Easy Listening, December 1999
How Do We Want our Shortwave to Sound?
English is not the main language for most broadcasters we listen to on shortwave. While English is widely spoken in many Western European countries (France a notable exception), this is certainly not the case most places. As such, we can’t expect as lively nor as smooth a presentation as we hear on our local public radio stations, and pronunciation, grammar, and usage won’t be up to our usual expectations. Nor will broadcast styles necessarily match up with domestic content, as international services cannot assume its listeners would understand or appreciate nuances of interest to a largely domestic audience.
For that reason, I tend to focus on the actual content of shortwave programs, not so much the presentation styles. I’m frankly more interested in presentation styles for such stations as Radio Australia, BBC World Service, Radio Canada International, Radio New Zealand International, and the VOA-stations where English is the home country’s first language. With that preamble, should we appreciate stations such as Radio Netherlands, having a very “American” sound? Would we rather hear more of a Dutch sound? That’s one reason Radio Netherlands may be featuring more domestic content, specifically in the new Sunday 0053 program, Dutch Horizons. A review appears a bit later. What are your thoughts on how a station should sound?
Radio Netherlands: Review and Preview
Mondays, 0053, and Wednesdays, 2353: Dutch Horizons is a new weekly program from Radio Netherlands replacing Sounds Interesting in the lineup. As usual, it’s another interesting, well-produced effort from Hilversum. Dutch Horizons is a cultural magazine program featuring perspectives on Dutch opinions and current issues. Frankly, that’s been one item somewhat lacking, up to now, from Radio Netherlands. One refreshing aspect in the program I sampled was that all was not rosy in Holland; the program I listened to featured a journalist who has been ostracized by Holland’s mainstream media for years. I wish other stations would spend some time telling us how things could be better in their countries than they are today.
Here is a quick look at upcoming Documentaries, airing Thursdays 0053 and Fridays 2353:
December 9th/10th: The transition from lawlessness to rule of law. Most people think of modern-day Russia as a generally lawless society, in which economic and political life are dominated by corruption and mobsters. Behind the scenes, however, in a long slow process that has received a lot less media publicity than the gangland killings, Russian jurists have been trying to build a new legal framework for a society based on rule of law. Most of a new Civil Code, for example, has been enacted, in record time in recent years providing a blueprint for a free market economy in Russia. This was done partly in consultation with other countries, including the Netherlands. On the eve of parliamentary elections in Russia, Marijke van der Meer looks at how the new laws are working, in spite of the huge struggle against corruption.
Also in December, but with no dates, Hélène Michaud will present two millenium-related documentaries; the first deals with events around the year 1000, and the second, a discussion with soothsayers and scientists about the year 2000.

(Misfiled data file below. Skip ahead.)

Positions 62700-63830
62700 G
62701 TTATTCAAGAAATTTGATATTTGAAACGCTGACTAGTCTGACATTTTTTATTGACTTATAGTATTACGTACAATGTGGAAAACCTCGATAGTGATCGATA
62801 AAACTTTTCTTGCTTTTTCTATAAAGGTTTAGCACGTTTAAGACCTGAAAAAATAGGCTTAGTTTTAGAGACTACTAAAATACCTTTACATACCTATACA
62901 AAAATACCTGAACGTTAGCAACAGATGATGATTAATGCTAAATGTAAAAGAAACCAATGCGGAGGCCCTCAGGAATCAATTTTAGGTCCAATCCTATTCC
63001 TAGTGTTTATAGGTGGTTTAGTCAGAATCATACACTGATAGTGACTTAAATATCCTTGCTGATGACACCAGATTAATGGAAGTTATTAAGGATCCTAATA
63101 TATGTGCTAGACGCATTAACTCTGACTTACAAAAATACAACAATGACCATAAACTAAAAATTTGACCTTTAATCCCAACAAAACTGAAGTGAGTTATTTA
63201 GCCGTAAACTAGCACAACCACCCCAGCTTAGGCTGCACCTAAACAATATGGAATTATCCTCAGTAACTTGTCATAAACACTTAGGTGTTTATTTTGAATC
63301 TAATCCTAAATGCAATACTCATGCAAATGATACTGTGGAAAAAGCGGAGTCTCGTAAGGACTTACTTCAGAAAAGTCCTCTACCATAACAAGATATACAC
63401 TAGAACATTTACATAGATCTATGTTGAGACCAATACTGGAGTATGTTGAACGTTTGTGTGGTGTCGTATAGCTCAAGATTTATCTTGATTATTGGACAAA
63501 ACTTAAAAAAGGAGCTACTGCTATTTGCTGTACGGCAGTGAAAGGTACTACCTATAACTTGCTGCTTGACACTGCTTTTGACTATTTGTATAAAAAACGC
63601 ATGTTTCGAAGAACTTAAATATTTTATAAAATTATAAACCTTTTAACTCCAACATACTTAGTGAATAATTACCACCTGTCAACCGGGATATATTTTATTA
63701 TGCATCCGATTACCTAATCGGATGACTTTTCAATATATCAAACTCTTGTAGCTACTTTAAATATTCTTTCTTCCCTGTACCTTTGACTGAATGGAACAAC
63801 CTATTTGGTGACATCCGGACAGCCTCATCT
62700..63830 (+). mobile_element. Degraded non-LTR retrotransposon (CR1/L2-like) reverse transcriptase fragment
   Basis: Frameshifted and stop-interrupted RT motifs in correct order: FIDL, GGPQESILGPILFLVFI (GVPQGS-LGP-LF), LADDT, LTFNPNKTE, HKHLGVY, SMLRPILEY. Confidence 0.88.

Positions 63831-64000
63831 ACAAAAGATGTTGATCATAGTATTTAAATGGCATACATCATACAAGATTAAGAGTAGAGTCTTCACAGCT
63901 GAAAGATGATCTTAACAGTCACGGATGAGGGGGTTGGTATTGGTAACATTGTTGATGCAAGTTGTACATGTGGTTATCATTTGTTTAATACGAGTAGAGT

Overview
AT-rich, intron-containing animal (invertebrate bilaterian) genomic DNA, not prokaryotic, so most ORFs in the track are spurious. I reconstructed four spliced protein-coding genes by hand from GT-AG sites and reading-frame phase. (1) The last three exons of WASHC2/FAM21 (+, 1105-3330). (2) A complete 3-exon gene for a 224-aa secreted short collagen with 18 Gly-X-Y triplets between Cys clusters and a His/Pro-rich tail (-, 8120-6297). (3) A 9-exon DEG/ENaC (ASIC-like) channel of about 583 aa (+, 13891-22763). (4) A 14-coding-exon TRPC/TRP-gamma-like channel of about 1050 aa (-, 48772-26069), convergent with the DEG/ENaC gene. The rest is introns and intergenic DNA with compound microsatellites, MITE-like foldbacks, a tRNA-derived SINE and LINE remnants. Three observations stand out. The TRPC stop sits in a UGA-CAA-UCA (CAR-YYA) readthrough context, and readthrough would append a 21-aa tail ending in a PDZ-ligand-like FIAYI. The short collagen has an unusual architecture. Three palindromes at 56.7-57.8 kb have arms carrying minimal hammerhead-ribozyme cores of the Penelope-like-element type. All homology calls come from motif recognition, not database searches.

The year will be rounded out with the last edition of Stories of the 20th Century, with guest speaker Jeremy Rifkin’s look at Aldous Huxley and Brave New World. (RNW website)
Deutsche Welle in December
Not only was November noteworthy on Deutsche Welle for its coverage of the fall of the Berlin Wall, but the ongoing series After the Revolution-the Changing Face of Eastern Europe will continue in the second week of December. Newslink, Inside Europe (Sundays 0130), and Insight (Wednesdays, 0130/0330/0530) will feature special programs on how Eastern Europe has evolved since the heady days of 1989. Who were the winners and losers in the revolutions bringing down communism? Can these countries close the economic gap with the west?
Arts on the Air (Mondays 0130 and 0330) continues its series of in-depth profiles of many of Germany’s most influential 20th century artists through the end of December, interspersed with current arts news from Germany. Visual artist Josef Beuys, dramatist Bertolt Brecht, and dancer/choreographer Pina Bausch are among the artists profiled in the series.
While one normally thinks first of the BBC’s Everywoman when it comes to programming concerned with women’s issues, Deutsche Welle’s entry, Women on the Move (alternate Sundays, 2130, in the West Africa release), shouldn’t be forgotten. While the program focuses mainly on European issues, producer and presenter Gudrun Heise includes multi-continental perspectives.
China Radio International
Voices from Other Lands (Wednesdays) will sample international perspectives as we approach a new century and millennium in its December 22nd edition. [Please, no phone calls…I know the millennium and next century are still one year away…]
Cultural Spectrum (Thursdays) visits Guozijian, the Imperial College. built in 1306. Guozijian is the only remaining example of the unique architectural styles of the ancient government-sponsored learning activities, and will be featured on December 23rd. The ancient Chinese imperial examination system will also be reviewed.
Music from China (Saturdays), in its December 4th edition, will feature music dwelling on the return of Macao from Portugal to China. The fanfare will likely be less than it was for Hong Kong’s turnover; the handoff itself will occur on December 20th.
BBC Radio 4: Webcast Now Available
I hesitate opening with this because it isn’t directly shortwave, but a live webcast of BBC’s Radio 4 spoken word domestic service is now available at <http://www.bbc.co.uk/radio4>. Since programs are often shared between the World Service and Radio 4, and these Radio 4 airings may give you an opportunity to hear favorites (e.g. Brain of Britain, Letter From America, From Our Own Correspondent) at alternate times that might better fit your schedule, I feel it’s valid for mention here.